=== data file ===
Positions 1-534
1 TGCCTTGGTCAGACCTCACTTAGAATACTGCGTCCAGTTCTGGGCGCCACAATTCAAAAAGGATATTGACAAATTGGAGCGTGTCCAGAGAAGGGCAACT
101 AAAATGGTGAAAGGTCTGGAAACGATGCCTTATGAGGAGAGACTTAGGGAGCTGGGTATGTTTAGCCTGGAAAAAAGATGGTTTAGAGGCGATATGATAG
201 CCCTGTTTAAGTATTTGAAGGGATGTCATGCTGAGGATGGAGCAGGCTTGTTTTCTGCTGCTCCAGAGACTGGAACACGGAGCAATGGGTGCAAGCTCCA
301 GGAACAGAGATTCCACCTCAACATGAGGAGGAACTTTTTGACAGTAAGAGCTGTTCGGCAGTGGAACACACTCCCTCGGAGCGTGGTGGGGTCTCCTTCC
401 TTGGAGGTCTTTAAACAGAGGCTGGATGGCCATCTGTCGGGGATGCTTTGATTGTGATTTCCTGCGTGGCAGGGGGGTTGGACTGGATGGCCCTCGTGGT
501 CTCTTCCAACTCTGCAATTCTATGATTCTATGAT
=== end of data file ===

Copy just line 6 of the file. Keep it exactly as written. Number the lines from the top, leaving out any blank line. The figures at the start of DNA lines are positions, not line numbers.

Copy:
401 TTGGAGGTCTTTAAACAGAGGCTGGATGGCCATCTGTCGGGGATGCTTTGATTGTGATTTCCTGCGTGGCAGGGGGGTTGGACTGGATGGCCCTCGTGGT